Published March 14, 2017
When it comes to the technical aspects of medicine that affect your child, the doctor is the one with formal...
— William Wilberforce
When it comes to the technical aspects of medicine that affect your child, the doctor is the one with formal training and experience. This is why we go to doctors for advice: we assume doctors always know best. Or do they?
Is there a particular circumstance where parents may know more? To put it a different way, are there times where a parent’s knowledge of their child should carry more weight than what the doctor thinks or says? Yes.
In every medical decision that is made for a child, parents always know their own individual child better than any doctor ever will. A doctor may see that child for 10 minutes a few times a year, but parents are around 24 hours a day, seven days a week. The doctor may know medicine: but YOU know your child.
Robert De Niro recently spoke out on the Today Show about his role as a parent in medical decision-making. And he included a controversial topic—vaccines. He emphasized that he isn’t against vaccines, but thinks people should be able to talk about vaccine safety. In fact, he, like many other prominent educators, medical professionals, and researchers, wants America to have this conversation openly.
“Vaccines are more dangerous to certain people if they’re susceptible [to a negative reaction],” he shares. “Nobody seems to want to address that. There are many people who will come out and say ‘I saw my kid change overnight [after getting multiple shots at one visit]. I saw what happened. I should have done something and I didn’t.’”
And it seems we’ve come to a point where the parent’s concerns don’t hold any weight. Parents have been consistently dismissed by their pediatricians, the media, and the medical community as not having a worthwhile opinion since they lack a medical degree—or worse yet, go against the norm on this topic. But aren’t parents really the experts when it comes to their own children? And isn’t the well-being of the child the parent’s primary concern?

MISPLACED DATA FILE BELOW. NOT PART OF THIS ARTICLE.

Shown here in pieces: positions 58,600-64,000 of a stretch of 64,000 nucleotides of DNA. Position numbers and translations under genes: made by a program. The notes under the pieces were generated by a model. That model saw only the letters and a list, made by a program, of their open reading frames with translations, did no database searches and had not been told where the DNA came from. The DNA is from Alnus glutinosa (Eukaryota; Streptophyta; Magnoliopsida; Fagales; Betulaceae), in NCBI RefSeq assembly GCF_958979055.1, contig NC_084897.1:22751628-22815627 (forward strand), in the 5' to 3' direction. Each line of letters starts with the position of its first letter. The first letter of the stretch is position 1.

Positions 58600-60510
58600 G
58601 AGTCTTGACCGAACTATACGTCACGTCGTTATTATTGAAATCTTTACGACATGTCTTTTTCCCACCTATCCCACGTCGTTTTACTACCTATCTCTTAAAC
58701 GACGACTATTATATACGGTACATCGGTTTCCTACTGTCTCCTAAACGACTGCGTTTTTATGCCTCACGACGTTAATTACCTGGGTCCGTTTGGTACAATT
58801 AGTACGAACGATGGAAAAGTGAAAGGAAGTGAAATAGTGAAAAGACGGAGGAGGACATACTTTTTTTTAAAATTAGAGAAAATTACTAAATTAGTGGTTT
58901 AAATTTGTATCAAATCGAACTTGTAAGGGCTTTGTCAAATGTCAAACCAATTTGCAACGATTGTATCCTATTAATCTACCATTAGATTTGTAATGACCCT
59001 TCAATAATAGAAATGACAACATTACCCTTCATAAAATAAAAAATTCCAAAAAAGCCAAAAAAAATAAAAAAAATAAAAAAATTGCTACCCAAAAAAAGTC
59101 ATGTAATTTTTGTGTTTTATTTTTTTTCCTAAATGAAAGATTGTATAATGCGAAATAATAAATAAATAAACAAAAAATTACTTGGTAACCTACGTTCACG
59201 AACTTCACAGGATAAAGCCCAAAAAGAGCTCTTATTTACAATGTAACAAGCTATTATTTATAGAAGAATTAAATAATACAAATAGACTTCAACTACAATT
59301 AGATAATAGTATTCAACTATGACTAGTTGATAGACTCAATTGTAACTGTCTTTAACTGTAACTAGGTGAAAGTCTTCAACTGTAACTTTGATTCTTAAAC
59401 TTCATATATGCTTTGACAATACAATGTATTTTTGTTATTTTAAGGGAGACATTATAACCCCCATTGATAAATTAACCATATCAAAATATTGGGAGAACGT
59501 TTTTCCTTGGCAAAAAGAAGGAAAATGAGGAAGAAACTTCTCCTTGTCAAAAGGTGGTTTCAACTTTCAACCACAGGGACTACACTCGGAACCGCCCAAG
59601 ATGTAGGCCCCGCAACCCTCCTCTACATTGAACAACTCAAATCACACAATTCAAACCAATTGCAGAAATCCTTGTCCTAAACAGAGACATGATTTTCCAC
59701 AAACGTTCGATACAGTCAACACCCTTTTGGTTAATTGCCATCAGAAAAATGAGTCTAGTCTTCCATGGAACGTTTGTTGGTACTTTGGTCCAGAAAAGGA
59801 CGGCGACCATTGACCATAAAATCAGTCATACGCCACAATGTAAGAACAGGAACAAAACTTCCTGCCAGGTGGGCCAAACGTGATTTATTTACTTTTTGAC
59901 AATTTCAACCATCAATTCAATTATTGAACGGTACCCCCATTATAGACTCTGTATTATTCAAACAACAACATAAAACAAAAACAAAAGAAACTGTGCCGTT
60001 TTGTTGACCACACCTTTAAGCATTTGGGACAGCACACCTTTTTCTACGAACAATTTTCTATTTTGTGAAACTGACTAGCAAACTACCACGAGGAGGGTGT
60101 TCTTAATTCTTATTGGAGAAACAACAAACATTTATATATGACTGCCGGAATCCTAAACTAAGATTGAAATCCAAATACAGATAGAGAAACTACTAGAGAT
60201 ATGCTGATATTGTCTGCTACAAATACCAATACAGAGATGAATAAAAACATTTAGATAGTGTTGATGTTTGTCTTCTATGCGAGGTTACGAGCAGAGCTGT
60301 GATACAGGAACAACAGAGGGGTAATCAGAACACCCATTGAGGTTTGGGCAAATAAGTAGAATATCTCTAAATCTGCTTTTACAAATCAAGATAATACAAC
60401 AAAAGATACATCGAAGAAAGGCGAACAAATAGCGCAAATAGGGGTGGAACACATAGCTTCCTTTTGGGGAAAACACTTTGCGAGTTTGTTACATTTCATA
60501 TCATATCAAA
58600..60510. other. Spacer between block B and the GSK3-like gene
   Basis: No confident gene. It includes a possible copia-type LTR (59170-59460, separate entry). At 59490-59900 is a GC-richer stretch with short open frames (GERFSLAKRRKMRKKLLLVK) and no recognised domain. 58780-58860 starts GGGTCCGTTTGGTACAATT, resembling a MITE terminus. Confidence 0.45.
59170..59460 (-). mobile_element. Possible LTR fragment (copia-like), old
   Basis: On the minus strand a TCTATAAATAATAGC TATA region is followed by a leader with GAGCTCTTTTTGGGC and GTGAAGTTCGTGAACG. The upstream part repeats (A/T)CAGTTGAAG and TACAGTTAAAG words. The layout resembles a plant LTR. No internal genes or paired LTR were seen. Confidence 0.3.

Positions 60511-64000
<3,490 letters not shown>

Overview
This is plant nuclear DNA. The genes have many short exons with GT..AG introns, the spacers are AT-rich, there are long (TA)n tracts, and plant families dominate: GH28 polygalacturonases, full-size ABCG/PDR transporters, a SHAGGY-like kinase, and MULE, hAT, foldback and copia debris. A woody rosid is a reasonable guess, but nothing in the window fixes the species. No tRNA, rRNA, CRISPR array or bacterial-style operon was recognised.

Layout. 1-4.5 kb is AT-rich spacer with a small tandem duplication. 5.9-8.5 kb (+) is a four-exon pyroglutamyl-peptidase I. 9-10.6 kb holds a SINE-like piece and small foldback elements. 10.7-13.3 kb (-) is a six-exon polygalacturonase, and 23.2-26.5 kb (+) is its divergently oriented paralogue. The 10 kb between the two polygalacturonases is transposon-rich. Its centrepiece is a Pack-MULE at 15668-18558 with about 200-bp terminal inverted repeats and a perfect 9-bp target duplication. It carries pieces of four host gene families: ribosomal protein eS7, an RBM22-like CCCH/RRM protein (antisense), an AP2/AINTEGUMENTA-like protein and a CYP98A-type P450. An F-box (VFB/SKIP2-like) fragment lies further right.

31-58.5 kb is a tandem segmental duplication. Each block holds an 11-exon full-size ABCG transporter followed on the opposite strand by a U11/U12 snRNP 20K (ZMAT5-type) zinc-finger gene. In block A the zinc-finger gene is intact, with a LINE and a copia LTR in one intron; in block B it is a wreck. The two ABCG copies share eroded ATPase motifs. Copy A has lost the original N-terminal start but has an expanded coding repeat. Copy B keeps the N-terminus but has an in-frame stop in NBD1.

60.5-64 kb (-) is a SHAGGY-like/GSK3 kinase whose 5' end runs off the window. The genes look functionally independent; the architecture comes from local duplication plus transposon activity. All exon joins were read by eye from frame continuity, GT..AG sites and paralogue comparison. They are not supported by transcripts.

It’s hard to understand what it’s like to be a parent if you don’t have kids. Young adults, whether in the medical field or not, don’t grasp it. They are book-trained and idealistic, and certain they know everything. Even experienced doctors don’t know what it’s like to be a parent to YOUR child. They don’t know what is typical for your child’s behavior or when something is out of the ordinary. And medical researchers and policy-makers are creating laws and standards for children they will never meet or have to care for if something goes wrong.
“There are some people who cannot take a vaccine,” continues De Niro. “They need to be found out and warned.”
All medical decisions for your family are ultimately up to you and no one else, because nobody is as qualified as you are when it comes to the health and well-being of your child. Doctors are considered to be experts in their field, but they don’t always value the parent as a partner in medical decisions. Vaccines begin with an honest discussion. That’s all. Asking questions doesn’t make you anti-vaccination; it makes you a concerned parent. Be willing to have the conversation.
Note: The article was reprinted with permission. It was originally published by the Immunity Education Group—a community of medical and legal professionals, businesspersons, educators, journalists, and advocates who are passionate about immunity education and the right to informed consent.